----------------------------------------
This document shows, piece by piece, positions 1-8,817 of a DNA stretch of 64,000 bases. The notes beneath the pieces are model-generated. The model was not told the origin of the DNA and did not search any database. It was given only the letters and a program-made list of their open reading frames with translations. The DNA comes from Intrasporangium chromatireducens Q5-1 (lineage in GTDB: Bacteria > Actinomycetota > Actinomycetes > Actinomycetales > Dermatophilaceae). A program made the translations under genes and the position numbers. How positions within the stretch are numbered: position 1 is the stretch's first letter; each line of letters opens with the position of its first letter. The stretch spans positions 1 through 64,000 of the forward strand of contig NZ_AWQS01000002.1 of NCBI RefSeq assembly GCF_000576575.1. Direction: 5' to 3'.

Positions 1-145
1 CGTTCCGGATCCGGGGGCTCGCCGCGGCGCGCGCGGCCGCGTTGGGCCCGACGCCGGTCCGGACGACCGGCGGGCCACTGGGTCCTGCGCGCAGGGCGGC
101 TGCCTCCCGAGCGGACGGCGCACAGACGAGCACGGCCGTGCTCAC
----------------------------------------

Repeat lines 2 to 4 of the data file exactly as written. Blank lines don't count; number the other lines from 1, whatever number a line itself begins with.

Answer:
Positions 1-145
1 CGTTCCGGATCCGGGGGCTCGCCGCGGCGCGCGCGGCCGCGTTGGGCCCGACGCCGGTCCGGACGACCGGCGGGCCACTGGGTCCTGCGCGCAGGGCGGC
101 TGCCTCCCGAGCGGACGGCGCACAGACGAGCACGGCCGTGCTCAC